Service Station: Authorization In WCF-Based Services Dominick Baier and Christian Weyer - October 2008 Windows Communication Foundation (WCF) provides an easy role-based system and a more powerful and complex claims-based API for implementing authorization in services.
Service Station: Building a WCF Router, Part 2. Michele Leroux Bustamante - June 2008 Here we present a deep look into the workings of Windows Communication Foundation routers, exploring the details of pass-through router implementations.
Service Station: Building a WCF Router, Part 1 Michele Leroux Bustamante - April 2008 Here we take a look at WCF clients and services, and explain how to tweak the addressing and message filtering behaviors so you can route services between them.
Service Station: WCF Bindings In Depth Aaron Skonnard - July 2007 The WCF programming model makes it easy to configure services with a variety of wire formats and message protocols, thanks to binding.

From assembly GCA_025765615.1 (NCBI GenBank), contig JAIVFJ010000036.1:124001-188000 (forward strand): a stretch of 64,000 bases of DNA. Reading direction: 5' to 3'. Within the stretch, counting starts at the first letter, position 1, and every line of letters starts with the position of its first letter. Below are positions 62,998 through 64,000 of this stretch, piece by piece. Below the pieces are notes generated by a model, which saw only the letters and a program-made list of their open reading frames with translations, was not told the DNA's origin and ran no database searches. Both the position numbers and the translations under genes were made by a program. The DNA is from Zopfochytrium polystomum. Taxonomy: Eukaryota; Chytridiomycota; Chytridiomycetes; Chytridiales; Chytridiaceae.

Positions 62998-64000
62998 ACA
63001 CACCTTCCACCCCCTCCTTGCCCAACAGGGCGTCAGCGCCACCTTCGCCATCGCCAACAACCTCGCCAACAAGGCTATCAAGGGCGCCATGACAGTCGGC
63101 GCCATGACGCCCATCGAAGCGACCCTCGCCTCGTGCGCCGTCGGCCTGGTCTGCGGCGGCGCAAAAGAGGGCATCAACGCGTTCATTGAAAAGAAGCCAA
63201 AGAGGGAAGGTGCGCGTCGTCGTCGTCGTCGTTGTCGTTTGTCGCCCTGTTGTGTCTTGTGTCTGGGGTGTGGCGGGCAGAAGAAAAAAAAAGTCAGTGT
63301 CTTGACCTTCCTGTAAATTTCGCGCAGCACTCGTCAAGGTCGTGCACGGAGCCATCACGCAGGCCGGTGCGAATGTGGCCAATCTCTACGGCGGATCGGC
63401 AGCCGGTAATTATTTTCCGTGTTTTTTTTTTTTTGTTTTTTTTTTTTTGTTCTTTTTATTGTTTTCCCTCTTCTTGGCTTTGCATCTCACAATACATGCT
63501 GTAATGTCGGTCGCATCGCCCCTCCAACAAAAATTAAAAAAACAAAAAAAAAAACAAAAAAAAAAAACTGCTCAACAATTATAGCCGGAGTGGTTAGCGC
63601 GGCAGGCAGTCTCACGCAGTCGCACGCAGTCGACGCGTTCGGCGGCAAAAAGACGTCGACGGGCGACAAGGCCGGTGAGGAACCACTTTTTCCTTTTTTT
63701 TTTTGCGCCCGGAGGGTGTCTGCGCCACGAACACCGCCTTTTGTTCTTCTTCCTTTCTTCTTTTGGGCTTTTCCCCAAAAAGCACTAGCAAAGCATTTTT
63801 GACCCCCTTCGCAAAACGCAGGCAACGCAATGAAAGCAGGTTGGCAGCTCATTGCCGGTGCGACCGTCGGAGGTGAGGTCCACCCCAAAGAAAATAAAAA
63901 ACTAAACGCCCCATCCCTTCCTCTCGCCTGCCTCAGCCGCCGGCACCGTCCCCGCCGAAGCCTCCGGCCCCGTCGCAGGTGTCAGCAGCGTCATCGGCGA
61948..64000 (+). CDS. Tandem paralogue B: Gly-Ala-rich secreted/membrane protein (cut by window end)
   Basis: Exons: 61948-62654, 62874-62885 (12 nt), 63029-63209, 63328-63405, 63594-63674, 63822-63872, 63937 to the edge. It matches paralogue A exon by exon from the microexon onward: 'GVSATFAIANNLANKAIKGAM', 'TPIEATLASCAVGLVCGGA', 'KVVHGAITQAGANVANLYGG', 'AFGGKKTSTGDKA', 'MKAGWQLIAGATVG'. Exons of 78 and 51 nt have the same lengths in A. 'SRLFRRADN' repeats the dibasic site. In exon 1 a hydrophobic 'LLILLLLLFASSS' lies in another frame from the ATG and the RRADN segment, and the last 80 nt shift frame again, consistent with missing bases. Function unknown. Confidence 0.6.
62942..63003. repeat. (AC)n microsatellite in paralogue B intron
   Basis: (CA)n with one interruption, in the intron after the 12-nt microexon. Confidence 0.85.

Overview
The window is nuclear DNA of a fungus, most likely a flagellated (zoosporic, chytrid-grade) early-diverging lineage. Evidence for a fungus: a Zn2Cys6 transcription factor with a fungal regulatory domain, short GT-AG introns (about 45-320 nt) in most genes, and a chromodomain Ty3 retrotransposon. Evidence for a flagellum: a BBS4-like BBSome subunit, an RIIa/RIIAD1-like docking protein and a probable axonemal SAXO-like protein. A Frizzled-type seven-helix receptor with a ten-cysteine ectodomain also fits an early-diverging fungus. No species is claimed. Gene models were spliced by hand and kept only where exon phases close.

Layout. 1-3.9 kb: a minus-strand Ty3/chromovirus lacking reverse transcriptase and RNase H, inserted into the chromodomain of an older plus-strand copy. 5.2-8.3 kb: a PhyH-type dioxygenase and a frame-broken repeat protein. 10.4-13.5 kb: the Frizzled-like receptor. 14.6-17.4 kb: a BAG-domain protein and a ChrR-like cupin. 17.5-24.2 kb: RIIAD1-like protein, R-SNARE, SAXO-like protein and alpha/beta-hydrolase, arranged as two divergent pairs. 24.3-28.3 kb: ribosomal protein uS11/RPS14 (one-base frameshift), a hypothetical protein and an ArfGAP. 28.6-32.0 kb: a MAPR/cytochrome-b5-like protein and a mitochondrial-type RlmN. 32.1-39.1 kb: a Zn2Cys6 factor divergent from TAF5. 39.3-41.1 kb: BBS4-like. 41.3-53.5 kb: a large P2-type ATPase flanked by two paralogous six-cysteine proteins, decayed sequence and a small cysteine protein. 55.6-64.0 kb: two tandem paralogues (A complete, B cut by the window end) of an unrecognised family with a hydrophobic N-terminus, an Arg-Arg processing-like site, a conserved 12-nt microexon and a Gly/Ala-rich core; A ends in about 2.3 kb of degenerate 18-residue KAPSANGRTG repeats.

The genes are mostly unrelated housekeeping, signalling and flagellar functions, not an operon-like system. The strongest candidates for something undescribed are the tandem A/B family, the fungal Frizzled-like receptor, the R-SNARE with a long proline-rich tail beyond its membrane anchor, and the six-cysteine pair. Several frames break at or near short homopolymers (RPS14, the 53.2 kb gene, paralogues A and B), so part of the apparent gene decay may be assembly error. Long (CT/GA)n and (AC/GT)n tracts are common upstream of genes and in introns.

Service Station: WCF Addressing In Depth Aaron Skonnard - June 2007 This month Aaron Skonnard looks at addressing details surrounding endpoint communication, many of which enable more advanced messaging scenarios.
Service Station: WCF Messaging Fundamentals Aaron Skonnard - April 2007 This month Aaron Skonnard highlights some of the key messaging features behind the sophisticated XML-based messaging framework of Windows Communication Foundation.
Service Station: The Service Factory for WCF Aaron Skonnard - February 2007 This month Aaron Skonnard continues his exploration of software factories with a look at the Web Service Software Factory for Windows Communication Foundation.
Service Station: Web Service Software Factory Aaron Skonnard - December 2006 Web Service Software Factory is designed to help you build Web service solutions that follow known architecture and design patterns, as Aaron Skonnard explains here.
Service Station: WSE 3.0, SOAP Transports, and More Aaron Skonnard - June 2006 It's that time again. Time to answer some of the questions I get on a regular basis. This month I'll look at service orientation and policy-based compatibility, SOAP's transport-neutral design, and Web Services Enhancements (WSE) 3.0.